Moderate. Symptoms are similar to those of mild dehydration, along with headache, constipation, swollen feet and loss of appetite. To rebound from moderate dehydration, you’ll need to visit an urgent care, hospital or emergency room where you will be given intravenous (IV) hydration.

Severe. Symptoms can include a rapid pulse, a weak pulse, a low degree of consciousness, not urinating for eight hours, feeling confused, seizures and something called hypovolemic shock (low blood volume shock) which is when low blood volume causes a drop in the amount of oxygen in your body.

Causes of dehydration can include:

Not drinking enough. It’s easy to forget about taking in enough fluids, especially when you’re busy. 

You’re a sweaty Betty. Some people perspire, or delicately glow. Other people sweat like lumberjacks. If you’re in the latter group, you’ve got to be extra mindful about drinking enough water. Even your dainty sweaters need to keep an eye on hydration when it’s hot outside, humid or when you’re exercising.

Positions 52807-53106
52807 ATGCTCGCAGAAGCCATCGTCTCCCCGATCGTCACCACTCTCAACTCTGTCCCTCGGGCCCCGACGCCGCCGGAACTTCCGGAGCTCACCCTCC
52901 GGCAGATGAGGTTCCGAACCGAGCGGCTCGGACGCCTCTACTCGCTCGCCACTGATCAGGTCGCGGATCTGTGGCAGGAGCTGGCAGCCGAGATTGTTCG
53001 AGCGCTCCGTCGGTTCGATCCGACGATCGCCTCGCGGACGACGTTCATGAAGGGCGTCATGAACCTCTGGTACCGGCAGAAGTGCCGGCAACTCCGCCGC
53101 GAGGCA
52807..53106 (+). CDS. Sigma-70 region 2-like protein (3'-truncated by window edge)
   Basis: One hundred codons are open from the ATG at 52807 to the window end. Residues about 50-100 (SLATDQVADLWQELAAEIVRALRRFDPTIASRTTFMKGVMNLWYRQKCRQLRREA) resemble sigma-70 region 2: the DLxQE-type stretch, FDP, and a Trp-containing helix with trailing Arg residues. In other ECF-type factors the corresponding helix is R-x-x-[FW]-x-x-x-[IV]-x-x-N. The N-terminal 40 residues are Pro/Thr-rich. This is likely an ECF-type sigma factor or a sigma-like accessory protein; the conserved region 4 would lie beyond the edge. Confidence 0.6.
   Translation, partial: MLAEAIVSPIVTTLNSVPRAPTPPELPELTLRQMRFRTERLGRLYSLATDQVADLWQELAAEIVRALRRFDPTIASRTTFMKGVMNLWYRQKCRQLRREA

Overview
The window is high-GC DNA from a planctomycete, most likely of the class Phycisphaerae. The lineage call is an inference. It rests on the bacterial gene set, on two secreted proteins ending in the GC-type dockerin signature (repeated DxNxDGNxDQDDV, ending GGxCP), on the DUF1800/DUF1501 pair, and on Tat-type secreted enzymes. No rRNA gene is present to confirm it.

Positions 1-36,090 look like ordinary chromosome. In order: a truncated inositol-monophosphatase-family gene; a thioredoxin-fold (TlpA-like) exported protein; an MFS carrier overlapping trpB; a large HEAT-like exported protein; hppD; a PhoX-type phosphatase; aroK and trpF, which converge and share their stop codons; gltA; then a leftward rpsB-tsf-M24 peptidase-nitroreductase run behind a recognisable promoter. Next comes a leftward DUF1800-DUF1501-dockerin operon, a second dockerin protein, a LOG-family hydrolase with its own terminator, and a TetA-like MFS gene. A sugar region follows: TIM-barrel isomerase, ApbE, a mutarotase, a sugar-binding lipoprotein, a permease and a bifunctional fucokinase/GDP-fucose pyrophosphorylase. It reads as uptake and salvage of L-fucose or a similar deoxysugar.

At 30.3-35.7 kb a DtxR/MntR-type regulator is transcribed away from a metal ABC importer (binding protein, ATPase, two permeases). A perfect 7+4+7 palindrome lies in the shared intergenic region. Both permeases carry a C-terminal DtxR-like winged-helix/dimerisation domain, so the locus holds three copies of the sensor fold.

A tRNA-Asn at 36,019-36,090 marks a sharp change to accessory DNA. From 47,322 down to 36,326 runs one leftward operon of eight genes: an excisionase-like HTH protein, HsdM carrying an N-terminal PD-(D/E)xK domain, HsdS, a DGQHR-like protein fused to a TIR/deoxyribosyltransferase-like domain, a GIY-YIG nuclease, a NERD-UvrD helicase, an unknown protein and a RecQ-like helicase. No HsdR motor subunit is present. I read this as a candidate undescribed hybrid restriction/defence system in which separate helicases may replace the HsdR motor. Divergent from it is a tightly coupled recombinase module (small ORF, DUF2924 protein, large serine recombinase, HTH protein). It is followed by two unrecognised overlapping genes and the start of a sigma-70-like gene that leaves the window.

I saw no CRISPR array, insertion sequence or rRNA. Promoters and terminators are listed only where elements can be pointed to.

Increased urination. Causes of increased urination can be uncontrolled (or undiagnosed) diabetes.

Diarrhea and/or vomiting. Sudden-onset or acute diarrhea can cause a significant loss of fluids and electrolytes very quickly. Vomiting can, too. When someone is experiencing both at the same time, the risk of dehydration increases exponentially.

Fever.  A low fever is less likely to cause dehydration than a higher fever. More problematic is when someone experiences a high fever plus diarrhea and vomiting. 

For more health and lifestyle content, visit the INTEGRIS Health For You blog.